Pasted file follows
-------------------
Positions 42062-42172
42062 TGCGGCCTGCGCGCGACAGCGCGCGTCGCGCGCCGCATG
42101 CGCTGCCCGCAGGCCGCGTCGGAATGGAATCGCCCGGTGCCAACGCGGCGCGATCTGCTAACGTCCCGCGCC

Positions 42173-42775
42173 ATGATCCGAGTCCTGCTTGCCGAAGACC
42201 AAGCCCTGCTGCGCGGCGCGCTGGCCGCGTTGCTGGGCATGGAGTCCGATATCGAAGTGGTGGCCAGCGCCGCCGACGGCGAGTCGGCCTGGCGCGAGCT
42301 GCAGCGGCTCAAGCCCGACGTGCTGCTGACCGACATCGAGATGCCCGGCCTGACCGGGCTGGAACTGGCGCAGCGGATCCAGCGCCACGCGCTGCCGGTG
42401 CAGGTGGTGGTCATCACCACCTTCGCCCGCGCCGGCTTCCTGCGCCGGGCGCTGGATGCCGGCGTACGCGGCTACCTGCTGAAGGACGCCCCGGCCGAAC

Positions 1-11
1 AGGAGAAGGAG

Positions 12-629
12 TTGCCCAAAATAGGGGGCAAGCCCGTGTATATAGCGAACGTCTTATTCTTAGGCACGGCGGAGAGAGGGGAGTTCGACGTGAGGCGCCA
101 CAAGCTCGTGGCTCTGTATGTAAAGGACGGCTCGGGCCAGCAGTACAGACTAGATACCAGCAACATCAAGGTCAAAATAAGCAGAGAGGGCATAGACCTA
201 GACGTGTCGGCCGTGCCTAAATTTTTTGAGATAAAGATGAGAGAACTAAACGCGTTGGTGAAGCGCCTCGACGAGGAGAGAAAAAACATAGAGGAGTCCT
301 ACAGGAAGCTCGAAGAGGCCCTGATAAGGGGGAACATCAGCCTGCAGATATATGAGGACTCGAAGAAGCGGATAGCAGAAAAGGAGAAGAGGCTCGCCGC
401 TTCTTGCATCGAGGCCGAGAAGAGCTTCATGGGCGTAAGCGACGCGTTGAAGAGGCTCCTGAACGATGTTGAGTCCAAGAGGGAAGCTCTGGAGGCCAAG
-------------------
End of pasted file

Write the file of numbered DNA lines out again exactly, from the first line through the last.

Positions 42062-42172
42062 TGCGGCCTGCGCGCGACAGCGCGCGTCGCGCGCCGCATG
42101 CGCTGCCCGCAGGCCGCGTCGGAATGGAATCGCCCGGTGCCAACGCGGCGCGATCTGCTAACGTCCCGCGCC

Positions 42173-42775
42173 ATGATCCGAGTCCTGCTTGCCGAAGACC
42201 AAGCCCTGCTGCGCGGCGCGCTGGCCGCGTTGCTGGGCATGGAGTCCGATATCGAAGTGGTGGCCAGCGCCGCCGACGGCGAGTCGGCCTGGCGCGAGCT
42301 GCAGCGGCTCAAGCCCGACGTGCTGCTGACCGACATCGAGATGCCCGGCCTGACCGGGCTGGAACTGGCGCAGCGGATCCAGCGCCACGCGCTGCCGGTG
42401 CAGGTGGTGGTCATCACCACCTTCGCCCGCGCCGGCTTCCTGCGCCGGGCGCTGGATGCCGGCGTACGCGGCTACCTGCTGAAGGACGCCCCGGCCGAAC

Positions 1-11
1 AGGAGAAGGAG

Positions 12-629
12 TTGCCCAAAATAGGGGGCAAGCCCGTGTATATAGCGAACGTCTTATTCTTAGGCACGGCGGAGAGAGGGGAGTTCGACGTGAGGCGCCA
101 CAAGCTCGTGGCTCTGTATGTAAAGGACGGCTCGGGCCAGCAGTACAGACTAGATACCAGCAACATCAAGGTCAAAATAAGCAGAGAGGGCATAGACCTA
201 GACGTGTCGGCCGTGCCTAAATTTTTTGAGATAAAGATGAGAGAACTAAACGCGTTGGTGAAGCGCCTCGACGAGGAGAGAAAAAACATAGAGGAGTCCT
301 ACAGGAAGCTCGAAGAGGCCCTGATAAGGGGGAACATCAGCCTGCAGATATATGAGGACTCGAAGAAGCGGATAGCAGAAAAGGAGAAGAGGCTCGCCGC
401 TTCTTGCATCGAGGCCGAGAAGAGCTTCATGGGCGTAAGCGACGCGTTGAAGAGGCTCCTGAACGATGTTGAGTCCAAGAGGGAAGCTCTGGAGGCCAAG